Masters project critical evaluation (2500 words)

236
-1

Published on

Published in: Education, Technology
0 Comments
0 Likes
Statistics
Notes
  • Be the first to comment

  • Be the first to like this

No Downloads
Views
Total Views
236
On Slideshare
0
From Embeds
0
Number of Embeds
0
Actions
Shares
0
Downloads
0
Comments
0
Likes
0
Embeds 0
No embeds

No notes for slide

Masters project critical evaluation (2500 words)

  1. 1. Masters Project Criticalevaluation (2500 words)
  2. 2. A critical evaluation should:Provide a critically engaged overview of theMasters project.
  3. 3. A critical evaluation should:Demonstrate/ explain your research andoutcomes with reference to key sources,including an understanding of appropriateprofessional contexts.
  4. 4. A critical evaluation should:Reflect upon the process of decision-makingand how this has enabled you to realize thelearning outcomes of the unit, and morebroadly your aspirations for the Unit.
  5. 5. A critical evaluation should:Include relevant references and a bibliographyas appropriate, and according to academicconventions.https://net.nuca.ac.uk/wiki/library:harvard_referencing
  6. 6. A critical evaluation should:Include relevant images to aid understanding
  7. 7. A critical evaluation should:Find a balance between personal voice andpublic statement.
  8. 8. reflective journalthere are two types of reflection- reflection-in-action(thinking on your feet)- reflection-on-action(retrospective thinking).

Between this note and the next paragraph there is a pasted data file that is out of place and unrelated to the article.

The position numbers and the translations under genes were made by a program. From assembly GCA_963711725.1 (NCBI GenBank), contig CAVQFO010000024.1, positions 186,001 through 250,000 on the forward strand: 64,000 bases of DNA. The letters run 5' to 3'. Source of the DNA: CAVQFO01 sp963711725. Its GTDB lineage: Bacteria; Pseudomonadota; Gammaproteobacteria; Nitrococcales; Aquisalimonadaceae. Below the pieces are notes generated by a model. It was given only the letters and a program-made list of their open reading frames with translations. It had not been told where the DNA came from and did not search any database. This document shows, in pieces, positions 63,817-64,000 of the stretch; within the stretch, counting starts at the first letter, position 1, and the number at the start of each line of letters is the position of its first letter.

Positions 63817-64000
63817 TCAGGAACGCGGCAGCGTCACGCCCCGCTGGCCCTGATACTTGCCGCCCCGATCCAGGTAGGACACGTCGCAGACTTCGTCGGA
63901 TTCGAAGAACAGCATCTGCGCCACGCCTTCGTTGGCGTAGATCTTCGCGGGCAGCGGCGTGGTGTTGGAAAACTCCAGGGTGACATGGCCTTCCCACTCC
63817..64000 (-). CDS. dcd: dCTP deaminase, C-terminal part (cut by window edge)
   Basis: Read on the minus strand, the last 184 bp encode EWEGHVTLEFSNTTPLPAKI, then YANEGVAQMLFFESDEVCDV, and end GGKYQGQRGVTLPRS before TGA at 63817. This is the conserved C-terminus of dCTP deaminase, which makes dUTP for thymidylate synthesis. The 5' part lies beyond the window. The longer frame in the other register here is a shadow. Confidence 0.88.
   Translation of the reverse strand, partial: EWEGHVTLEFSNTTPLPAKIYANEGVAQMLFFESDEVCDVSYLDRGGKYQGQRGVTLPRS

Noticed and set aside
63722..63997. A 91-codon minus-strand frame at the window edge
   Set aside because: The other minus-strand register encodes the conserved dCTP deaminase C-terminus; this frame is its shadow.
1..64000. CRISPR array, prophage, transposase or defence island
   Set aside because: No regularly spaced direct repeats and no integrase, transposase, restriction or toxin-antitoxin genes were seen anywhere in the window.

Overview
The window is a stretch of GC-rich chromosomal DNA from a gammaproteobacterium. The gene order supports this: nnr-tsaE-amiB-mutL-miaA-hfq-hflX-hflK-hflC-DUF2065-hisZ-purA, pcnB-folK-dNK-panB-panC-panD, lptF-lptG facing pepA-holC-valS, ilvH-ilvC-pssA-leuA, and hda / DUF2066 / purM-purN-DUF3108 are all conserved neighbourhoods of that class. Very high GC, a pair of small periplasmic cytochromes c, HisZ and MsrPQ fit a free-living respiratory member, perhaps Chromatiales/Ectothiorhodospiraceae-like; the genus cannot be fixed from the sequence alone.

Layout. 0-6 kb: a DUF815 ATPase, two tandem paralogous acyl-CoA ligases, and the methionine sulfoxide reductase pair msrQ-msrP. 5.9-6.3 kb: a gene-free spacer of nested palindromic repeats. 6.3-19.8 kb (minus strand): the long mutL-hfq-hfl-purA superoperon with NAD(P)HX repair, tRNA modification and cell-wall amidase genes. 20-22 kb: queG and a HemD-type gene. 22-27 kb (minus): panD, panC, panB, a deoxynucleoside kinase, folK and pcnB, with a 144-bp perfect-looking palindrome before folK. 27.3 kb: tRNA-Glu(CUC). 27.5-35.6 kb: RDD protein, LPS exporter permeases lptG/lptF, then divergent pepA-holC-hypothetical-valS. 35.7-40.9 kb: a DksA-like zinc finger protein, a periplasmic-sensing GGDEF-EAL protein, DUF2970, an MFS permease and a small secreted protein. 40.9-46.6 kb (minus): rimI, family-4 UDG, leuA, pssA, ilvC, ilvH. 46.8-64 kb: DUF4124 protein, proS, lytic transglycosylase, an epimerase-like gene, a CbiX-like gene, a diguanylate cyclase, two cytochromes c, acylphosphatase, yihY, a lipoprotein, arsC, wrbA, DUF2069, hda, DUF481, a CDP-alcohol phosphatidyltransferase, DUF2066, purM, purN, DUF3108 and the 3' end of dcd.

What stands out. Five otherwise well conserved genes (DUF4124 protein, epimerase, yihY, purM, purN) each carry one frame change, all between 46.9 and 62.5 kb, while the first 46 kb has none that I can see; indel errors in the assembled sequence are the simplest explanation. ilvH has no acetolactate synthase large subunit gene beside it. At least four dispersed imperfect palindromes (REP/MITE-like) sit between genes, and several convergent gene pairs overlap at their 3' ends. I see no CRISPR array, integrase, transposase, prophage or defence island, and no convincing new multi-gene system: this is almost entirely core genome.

9. 9. a journal is a place for...Recordingthoughts, ideas, observations, thingsReflectingto gain understandingAnalyzingto further your learningConcludingsetting out what you have thoughtabout
  10. 10. contentrawun-thought-out observationsrecorded close to the actionthink police note bookreflectionstuff you have thought aboutconnectionsnotes on the unexpected
  11. 11. questionswhat happened?why did it happen?what do I think about this?what should I do as a result of this?how do I do this?
  12. 12. writing images
  13. 13. Form - describe what you seeColour schemeOne colour or dominantPrinciple shapesTexturesArrangement of the elements in the workRelationship to Content
  14. 14. Process - how it becameWhat materialsProcesses and techniquesHow was the work madeWith whatWhat toolsHow and where was the work begunWhat skills were used
  15. 15. Context - extending beyond thephysicalWhat is the work aboutWhat is its subject matterOvert Vehicle for social religious moralpolitical concernsObserved directly remembered imaginedRepresentational or distortedWhySuperficial or hidden meanings
  16. 16. Mood - bringing yourself into thepicture - empathyHow does the work affect youDoes it relate to a mood feeling or emotionyou have experiencedArtists/designers feeling during the makingof the workQuiet/noisy happy/sad
  17. 17. your making - contextual frameworkprocess/materials politicalpersonal critical/theoreticalhistorical geographicalinstitutional cultural
  18. 18. mapping your practice
  19. 19. Reading list for reflective thinking• examples• http://www.a-n.co.uk/artists_talking/artists_stories• practical• http://www.artquest.org.uk/articles/view/how-to-write-an-artist-s-statement• reflective writing• http://www.port.ac.uk/departments/studentsupport/ask/resources/handouts/writtenassignments/filetodownload,73259,en.pdf• http://www.heacademy.ac.uk/resources/detail/new-to-teaching/STEM-resources/teaching-reflective-writing• (follow link to PowerPoint)• practitioners• http://www.axisweb.org/seCVWK.aspx?ARTISTID=5873• Dr McMillan, K, Dr Weyers J. How to Improve Your Critical Thinking &Reflection

×